That there would be a political advantage in having the declaration written by a Virginian was clear, for the same reason there had been political advantage in having the Virginian Washington in command of the army. But be that as it may, Jefferson, with his "peculiar felicity of expression," as Adams said, was the best choice for the task, just as Washington had been the best choice to command the Continental Army, and again Adams had played a key part. Had his contributions as a member of Congress been only that of casting the two Virginians in their respective, fateful roles, his service to the American cause would have been very great.
There is nothing your knife handlers can do in the way of rioting and demonstrating that will have any permanent effect as long as, in the extremity, there is an army equipped with kinetic, chemical, and neurological weapons that is willing to use them against your people. You can get all the downtrodden and even all the respectables on your side, but you must somehow win over the security forces and the Imperial army or at least seriously weaken their loyalty to the rulers.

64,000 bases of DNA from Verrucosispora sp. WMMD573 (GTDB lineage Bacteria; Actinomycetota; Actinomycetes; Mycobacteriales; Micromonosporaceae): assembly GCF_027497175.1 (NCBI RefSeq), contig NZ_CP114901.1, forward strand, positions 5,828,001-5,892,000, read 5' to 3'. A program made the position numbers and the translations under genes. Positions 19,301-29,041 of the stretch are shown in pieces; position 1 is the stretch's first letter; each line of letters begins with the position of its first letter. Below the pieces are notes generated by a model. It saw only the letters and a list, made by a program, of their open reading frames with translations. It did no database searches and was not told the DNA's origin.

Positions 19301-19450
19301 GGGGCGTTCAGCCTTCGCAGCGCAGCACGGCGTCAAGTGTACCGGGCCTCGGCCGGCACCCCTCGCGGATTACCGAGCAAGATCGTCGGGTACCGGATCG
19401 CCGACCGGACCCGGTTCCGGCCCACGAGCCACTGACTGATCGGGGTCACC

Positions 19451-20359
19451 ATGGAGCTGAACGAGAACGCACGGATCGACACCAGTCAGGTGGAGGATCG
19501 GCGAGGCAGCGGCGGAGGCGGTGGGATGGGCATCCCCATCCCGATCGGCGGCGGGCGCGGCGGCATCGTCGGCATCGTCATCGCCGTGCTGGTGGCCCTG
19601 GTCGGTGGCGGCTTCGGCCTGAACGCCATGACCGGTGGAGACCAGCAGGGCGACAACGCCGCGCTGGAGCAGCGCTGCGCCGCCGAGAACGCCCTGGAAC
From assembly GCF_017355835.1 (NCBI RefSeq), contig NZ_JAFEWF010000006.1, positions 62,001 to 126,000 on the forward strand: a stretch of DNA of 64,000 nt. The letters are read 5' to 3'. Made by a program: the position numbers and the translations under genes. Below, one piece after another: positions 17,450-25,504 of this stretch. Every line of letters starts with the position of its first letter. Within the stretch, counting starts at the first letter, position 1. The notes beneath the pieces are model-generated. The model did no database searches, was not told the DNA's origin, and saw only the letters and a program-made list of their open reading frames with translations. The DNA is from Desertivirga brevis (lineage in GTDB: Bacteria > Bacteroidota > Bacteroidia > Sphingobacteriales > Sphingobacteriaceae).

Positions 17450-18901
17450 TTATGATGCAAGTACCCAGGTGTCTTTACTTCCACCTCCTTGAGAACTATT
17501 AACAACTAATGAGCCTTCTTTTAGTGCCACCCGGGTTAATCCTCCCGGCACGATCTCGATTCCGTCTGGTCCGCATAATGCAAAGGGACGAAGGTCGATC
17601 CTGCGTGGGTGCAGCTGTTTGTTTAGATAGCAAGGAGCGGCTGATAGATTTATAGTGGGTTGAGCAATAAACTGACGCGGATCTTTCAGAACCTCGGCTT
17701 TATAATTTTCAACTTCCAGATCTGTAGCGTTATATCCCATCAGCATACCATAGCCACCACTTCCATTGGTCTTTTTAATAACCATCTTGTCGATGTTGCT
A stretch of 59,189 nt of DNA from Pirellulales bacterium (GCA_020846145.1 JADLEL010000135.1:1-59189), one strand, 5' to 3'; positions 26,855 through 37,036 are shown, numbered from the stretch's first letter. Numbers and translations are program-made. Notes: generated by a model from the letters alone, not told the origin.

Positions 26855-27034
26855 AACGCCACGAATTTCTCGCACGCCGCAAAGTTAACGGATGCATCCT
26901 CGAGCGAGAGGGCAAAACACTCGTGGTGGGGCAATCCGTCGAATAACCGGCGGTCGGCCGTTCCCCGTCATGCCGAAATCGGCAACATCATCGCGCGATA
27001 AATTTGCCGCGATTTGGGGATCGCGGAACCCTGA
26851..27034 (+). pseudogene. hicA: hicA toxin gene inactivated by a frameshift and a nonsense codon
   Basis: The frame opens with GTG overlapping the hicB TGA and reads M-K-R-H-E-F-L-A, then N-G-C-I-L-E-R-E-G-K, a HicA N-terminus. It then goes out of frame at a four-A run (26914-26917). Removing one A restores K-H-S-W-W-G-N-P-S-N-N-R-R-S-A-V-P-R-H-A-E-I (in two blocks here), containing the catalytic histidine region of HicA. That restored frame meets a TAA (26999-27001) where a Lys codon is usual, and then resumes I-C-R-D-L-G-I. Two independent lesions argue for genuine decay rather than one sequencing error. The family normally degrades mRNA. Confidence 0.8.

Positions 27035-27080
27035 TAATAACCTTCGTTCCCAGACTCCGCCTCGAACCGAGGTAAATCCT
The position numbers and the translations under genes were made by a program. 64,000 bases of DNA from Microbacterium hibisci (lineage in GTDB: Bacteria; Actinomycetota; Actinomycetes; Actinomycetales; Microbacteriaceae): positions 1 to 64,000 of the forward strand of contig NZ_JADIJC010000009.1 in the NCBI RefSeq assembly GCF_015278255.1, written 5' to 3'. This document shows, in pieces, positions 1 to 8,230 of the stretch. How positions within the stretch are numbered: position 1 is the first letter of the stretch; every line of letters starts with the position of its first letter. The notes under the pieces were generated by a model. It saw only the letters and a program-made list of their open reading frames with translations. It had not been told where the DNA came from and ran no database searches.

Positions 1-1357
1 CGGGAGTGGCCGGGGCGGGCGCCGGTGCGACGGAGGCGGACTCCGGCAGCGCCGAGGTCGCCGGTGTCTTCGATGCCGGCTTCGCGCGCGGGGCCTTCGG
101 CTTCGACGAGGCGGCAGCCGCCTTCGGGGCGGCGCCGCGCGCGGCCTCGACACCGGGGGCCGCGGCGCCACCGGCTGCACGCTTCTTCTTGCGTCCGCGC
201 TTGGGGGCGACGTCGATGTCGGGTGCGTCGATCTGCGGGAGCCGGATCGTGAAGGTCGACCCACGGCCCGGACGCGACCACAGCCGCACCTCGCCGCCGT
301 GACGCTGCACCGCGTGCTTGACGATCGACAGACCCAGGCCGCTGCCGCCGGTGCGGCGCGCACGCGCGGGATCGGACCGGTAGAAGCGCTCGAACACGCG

You were the First Brigade in the Army of the Shenandoah, the First Brigade in the Army of the Potomac, the First Brigade in the Second Corps, and are the First Brigade in the hearts of your generals. I hope that you will be the First Brigade in this, our second struggle for independence, and in the future, on the fields on which the Stonewall Brigade are engaged, I expect to hear of crowning deeds of valor and of victories gloriously achieved! May God bless you all! Farewell!